The JSE and the local currency firmed sharply mid-February following the overnight resignation of Jacob Zuma as president and the election of Cyril Ramaphosa to replace him. The positive atmosphere which devel-oped since the start of the year continued and the difficult budget announced by then minister of finance Malusi Gigaba was, for the most part, well received by ratings agencies.

However, volatility on international markets drove the market lower and the FTSE JSE All Share index ended the month 2% lower than the January close. Market heavy-weights, British American Tobacco, Naspers, and BHP Billi-ton, dropped by 13%, 7% and 3% month on month, respectively, on the back of lower global markets, a stronger rand and weaker commodity prices. A decrease in resources prices also pulled the Resi-10 4.9% down for the month, while Industrials closed 3.5% in the red. On the flipside, Financials, dragged lower in January by the fallout from the Viceroy report on Capitec, ended February 5.1% in the green. Poultry producer, Astral Foods was February’s best-performing share, rising by 20.3% month on month, with retailer the Lewis Group in second spot with a 19.4% month on month gain and Harmony Gold in third place with a month on month gain of 18.8%. With commodity prices being hammered in February and also due to a stronger rand, nearly half of the month’s 20 worst-performing shares were made up of resource companies, with Pan African Resources Plc (-48.6% month on month) emerging as February’s worst performer. Fortress -B was the second worst (-46.8% month on month) and Resilient in third place (-43.0% month on month).

Euphoria over Cyril Ramaphosa’s election as ANC leader in December settled somewhat in February as the mammoth task facing the new president hit home.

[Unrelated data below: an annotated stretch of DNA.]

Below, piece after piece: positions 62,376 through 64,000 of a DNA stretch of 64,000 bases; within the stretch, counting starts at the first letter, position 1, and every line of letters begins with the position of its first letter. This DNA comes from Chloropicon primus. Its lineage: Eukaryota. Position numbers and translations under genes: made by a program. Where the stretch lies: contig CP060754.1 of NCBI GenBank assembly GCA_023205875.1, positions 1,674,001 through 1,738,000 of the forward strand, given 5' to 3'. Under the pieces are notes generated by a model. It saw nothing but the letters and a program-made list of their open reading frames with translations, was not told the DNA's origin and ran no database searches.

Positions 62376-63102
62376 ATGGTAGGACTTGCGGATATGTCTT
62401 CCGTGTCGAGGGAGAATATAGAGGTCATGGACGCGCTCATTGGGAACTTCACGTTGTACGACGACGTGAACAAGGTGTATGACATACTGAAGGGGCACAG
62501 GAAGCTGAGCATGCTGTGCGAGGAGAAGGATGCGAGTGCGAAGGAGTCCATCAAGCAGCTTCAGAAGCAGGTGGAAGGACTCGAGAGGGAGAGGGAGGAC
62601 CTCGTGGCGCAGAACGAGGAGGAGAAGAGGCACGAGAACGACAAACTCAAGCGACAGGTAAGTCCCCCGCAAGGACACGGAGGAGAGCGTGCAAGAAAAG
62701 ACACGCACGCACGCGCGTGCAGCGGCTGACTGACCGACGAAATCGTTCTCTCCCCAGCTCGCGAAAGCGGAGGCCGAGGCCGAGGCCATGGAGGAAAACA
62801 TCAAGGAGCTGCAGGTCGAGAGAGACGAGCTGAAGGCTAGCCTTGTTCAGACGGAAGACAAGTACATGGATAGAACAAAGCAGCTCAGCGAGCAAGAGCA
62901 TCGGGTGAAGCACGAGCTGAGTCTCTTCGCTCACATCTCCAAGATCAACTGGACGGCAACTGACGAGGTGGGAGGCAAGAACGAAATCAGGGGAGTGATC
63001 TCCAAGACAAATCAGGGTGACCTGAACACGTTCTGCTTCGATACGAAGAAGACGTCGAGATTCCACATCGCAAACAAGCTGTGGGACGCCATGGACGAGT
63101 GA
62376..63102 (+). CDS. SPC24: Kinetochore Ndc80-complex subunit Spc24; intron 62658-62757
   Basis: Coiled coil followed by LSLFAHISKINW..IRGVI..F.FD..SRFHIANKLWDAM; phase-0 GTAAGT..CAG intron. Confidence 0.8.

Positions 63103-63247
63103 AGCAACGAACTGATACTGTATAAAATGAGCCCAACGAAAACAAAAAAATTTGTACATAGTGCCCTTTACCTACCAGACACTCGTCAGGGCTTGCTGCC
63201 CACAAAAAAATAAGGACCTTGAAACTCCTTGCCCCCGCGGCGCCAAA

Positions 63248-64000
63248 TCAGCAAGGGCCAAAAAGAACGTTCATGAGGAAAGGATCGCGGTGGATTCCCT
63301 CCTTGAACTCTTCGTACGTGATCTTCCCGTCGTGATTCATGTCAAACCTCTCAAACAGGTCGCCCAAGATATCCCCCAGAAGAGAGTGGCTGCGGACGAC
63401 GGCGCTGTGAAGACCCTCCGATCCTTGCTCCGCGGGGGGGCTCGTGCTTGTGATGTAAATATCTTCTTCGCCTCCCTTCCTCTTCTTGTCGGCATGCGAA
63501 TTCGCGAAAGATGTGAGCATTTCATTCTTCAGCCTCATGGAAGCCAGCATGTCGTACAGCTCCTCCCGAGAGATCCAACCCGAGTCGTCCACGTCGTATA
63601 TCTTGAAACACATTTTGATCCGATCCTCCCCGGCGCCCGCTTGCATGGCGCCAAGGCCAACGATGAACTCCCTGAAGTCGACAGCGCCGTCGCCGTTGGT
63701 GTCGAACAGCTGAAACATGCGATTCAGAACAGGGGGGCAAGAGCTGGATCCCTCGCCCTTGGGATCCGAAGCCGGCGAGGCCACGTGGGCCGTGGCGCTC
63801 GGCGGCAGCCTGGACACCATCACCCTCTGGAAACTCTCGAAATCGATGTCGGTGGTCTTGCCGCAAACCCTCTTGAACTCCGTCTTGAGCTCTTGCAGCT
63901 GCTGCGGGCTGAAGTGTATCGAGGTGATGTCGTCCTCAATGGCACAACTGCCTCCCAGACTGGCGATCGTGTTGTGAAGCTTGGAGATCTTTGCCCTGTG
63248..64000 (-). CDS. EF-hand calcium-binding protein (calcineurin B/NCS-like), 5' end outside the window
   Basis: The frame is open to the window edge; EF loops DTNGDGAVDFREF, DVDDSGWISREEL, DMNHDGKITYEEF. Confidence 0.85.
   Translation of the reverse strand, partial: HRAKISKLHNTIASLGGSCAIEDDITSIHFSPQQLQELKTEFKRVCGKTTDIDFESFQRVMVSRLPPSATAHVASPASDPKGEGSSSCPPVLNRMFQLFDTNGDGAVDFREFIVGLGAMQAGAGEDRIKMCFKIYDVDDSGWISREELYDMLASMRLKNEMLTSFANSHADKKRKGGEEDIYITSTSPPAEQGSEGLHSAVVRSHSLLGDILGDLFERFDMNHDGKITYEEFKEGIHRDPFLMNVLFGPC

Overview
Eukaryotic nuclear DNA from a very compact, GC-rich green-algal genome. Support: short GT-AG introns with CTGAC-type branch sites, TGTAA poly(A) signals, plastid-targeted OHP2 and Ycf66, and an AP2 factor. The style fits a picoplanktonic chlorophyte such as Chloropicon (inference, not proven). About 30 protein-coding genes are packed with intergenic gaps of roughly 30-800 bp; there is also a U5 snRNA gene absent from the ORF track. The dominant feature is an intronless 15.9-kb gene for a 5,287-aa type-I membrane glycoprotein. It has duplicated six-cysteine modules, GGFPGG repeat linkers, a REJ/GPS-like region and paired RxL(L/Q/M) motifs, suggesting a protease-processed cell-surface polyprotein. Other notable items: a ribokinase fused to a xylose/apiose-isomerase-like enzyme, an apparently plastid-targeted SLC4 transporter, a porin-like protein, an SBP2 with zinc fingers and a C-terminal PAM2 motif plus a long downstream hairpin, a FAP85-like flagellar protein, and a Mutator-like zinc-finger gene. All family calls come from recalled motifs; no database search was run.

The rand ended February 0.5% higher after strengthening to a three-year high of R11.52/$1 leading up to the new president’s Cabinet near the end of the month.

The re-appointment of Nhlanhla Nene as finance minister and Pravin Gordhan as minister of public enterprises was welcomed and seen as assisting Ramaphosa’s government clean-up. However, there were also concerns around some of the appointments, in what is widely seen as a compromise cabinet.

On the local economic data front, January consumer price inflation (CPI) data showed that inflation dropped to its lowest level since March 2015 – down to 4.4% year on year vs December 2017’s 4.7%. Month on month, inflation eased to 0.3% in January vs December’s 0.5%. Core CPI, which excludes the volatile food, non-alcoholic beverages, and energy price categories, fell to 4.1% year on year in January vs 4.2% in December. Meanwhile, January producer price inflation (PPI) slowed slightly to 5.1% year on year vs December’s 5.2%. January’s trade deficit expanded to the biggest since the early 1990s as imports surged by 22% and vehicle exports declined, with the SA Revenue Service (SARS) revealing a R27.7bn ($2.4bn) trade gap. This compares with December’s revised R15.3bn positive balance.

February 2018 was another tough month for new car sales with year-on-year declines recorded across all market segments according to the National Association of Automobile Manufacturers of South Africa (NAAMSA). reported that total sales at 46 347 vehicles were 3.8% lower than in February last year. A decline of 30% in the rental channel and a 42% decline in the government channel had a significant effect on overall performance over the period.

Our full report on the 2018 budget was published last month. Read it here: